Sock it to ’em: the left dreams of more taxes and more government

The left’s collective veneration of the state and readiness to surrender self- reliance to its generosity are becoming ever more evident as the presidential race accelerates.

After exhaustive research, the New York Times has concluded that if the federal government raised taxes on the wealthy it could generate a lot of money. You don’t say.

tax-cartoon

The Times also figured out that the potential amount of revenue the government could raise from the wealthy would depend on how much the government raised their taxes. That’s groundbreaking.

Not only that, The Times said, but the government could raise one hell of a lot of revenue from high earners “…while still allowing them to take home a majority of their income,” How very thoughtful.

The Times effused over the things the government could do with a ton of additional tax revenue, like eliminating undergraduate tuition at all the country’s four-year public colleges and universities, as Senator Bernie Sanders has proposed. The potential next step — student loan forgiveness?

With the base of the Democratic Party moving swiftly to the left, you can expect more of these “we can do it because the wealthy will pay for it” proposals.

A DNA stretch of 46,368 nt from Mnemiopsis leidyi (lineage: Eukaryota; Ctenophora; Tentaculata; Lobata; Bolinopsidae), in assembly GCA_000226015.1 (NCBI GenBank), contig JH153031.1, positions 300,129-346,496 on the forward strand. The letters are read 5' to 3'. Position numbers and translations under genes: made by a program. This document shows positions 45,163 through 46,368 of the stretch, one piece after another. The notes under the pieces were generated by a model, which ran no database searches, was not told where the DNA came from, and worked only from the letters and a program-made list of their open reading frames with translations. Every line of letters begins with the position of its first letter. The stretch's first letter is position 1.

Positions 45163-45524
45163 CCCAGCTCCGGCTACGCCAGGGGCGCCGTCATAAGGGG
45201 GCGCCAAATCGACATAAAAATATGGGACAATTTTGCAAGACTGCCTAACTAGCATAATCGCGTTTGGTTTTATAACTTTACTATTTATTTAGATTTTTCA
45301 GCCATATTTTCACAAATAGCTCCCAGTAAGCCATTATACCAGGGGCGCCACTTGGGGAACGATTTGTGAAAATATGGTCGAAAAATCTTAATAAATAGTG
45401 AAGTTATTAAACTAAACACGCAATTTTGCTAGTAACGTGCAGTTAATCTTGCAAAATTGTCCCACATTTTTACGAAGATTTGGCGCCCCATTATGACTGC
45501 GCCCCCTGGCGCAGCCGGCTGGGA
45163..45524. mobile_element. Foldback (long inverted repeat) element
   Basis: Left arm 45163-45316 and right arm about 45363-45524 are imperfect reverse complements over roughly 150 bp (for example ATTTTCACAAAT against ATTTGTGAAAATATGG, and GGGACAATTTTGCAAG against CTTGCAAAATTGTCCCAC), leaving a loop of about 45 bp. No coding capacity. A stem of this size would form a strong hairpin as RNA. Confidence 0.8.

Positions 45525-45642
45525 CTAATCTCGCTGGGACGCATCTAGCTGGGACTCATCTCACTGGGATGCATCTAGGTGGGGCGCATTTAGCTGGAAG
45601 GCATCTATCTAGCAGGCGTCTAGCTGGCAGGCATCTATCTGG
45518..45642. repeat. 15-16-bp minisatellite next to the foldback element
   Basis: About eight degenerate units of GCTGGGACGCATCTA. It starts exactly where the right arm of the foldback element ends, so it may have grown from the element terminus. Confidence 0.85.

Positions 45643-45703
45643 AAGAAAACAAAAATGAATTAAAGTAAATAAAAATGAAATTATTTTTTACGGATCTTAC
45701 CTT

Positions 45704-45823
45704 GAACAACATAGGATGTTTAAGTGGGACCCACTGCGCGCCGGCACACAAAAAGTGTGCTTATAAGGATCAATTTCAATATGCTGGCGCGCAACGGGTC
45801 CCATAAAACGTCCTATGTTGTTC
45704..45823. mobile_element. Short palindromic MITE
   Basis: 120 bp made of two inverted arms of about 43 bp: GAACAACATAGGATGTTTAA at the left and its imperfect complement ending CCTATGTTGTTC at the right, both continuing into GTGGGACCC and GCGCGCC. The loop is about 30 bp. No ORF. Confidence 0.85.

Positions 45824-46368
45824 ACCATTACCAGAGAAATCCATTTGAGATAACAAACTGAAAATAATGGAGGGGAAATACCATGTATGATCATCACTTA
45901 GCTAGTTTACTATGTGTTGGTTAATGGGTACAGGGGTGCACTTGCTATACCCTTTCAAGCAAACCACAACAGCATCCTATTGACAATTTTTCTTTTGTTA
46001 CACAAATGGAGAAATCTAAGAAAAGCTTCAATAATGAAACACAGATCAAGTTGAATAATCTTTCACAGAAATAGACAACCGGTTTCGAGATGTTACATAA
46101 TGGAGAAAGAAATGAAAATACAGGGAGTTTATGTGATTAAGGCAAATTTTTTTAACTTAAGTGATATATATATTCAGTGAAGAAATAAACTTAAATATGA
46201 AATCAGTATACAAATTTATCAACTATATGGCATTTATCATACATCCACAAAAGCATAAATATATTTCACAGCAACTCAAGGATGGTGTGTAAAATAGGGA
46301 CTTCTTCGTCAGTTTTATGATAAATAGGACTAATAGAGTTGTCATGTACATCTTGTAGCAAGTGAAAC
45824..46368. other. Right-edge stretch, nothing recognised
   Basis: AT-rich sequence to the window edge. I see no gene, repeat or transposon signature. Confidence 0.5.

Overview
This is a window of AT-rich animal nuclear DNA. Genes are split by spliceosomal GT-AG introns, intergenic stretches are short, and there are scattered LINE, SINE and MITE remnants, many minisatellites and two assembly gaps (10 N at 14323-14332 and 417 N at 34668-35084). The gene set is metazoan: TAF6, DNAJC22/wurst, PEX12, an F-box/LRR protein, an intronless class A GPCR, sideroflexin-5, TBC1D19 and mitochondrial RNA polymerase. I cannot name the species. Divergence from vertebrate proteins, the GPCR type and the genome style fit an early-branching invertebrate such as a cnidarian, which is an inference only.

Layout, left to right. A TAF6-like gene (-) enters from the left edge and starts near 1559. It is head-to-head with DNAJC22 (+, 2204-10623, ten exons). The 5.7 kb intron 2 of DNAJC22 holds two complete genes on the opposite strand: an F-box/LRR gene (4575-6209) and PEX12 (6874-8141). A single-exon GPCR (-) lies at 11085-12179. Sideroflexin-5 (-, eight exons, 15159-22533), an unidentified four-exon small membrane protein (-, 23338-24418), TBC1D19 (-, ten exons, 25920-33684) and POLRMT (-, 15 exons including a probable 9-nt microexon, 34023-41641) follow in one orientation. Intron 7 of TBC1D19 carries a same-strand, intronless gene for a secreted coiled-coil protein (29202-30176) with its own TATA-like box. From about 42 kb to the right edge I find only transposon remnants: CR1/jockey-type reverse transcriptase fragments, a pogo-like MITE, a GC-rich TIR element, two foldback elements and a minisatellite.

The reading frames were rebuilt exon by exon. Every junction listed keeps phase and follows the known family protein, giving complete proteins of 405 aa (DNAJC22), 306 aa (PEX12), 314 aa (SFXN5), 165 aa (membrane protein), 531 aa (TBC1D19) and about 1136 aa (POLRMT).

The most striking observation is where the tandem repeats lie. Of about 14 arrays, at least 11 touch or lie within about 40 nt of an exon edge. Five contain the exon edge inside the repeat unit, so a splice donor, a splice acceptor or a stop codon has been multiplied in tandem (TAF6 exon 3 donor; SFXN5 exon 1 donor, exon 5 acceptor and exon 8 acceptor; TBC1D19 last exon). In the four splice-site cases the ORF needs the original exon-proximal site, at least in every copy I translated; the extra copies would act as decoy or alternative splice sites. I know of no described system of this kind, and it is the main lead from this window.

In the end, the Times took 2085 words to conclude that the more you tax rich people, the more taxes the government will collect (assuming the well-off don’t figure out how to avoid paying the taxes) and the more the government can spend on all sorts of stuff.

What the Times didn’t do is address the question of whether it would be a good thing for the government to reap enormous revenue increases and vastly expand its penetration into our daily lives.

Do we really want a massive expansion of government that would be a successor to the New Deal and the Great Society?

When you invite the government to pay for more things, the government becomes your partner, or, more likely, your boss. Is that what Americans want?

When government gives you things, they always come with new federal rules and regulations accompanied by known and unknown costs. Is that the American dream?

The Times also didn’t address the growing fiscal problems we are already facing:

  • Federal spending still exceeds revenue by over 400 billion dollars a year
  • deficits are expected to resume growing
  • even with declines in discretionary spending imposed by sequestration, entitlements are expected to grow in the future.

“You wouldn’t know that we have an unsustainable fiscal path from the debate we’re having right now,” Rudy Penner, a former director of the Congressional Budget Office, told the Wall Street Journal.

A message to the left and the NY Times. Be careful what you wish for.

 

(P.S. – Yes, I know, you also have conservatives proclaiming how they want to cut taxes when we can’t even pay our bills now, but that’s another story)

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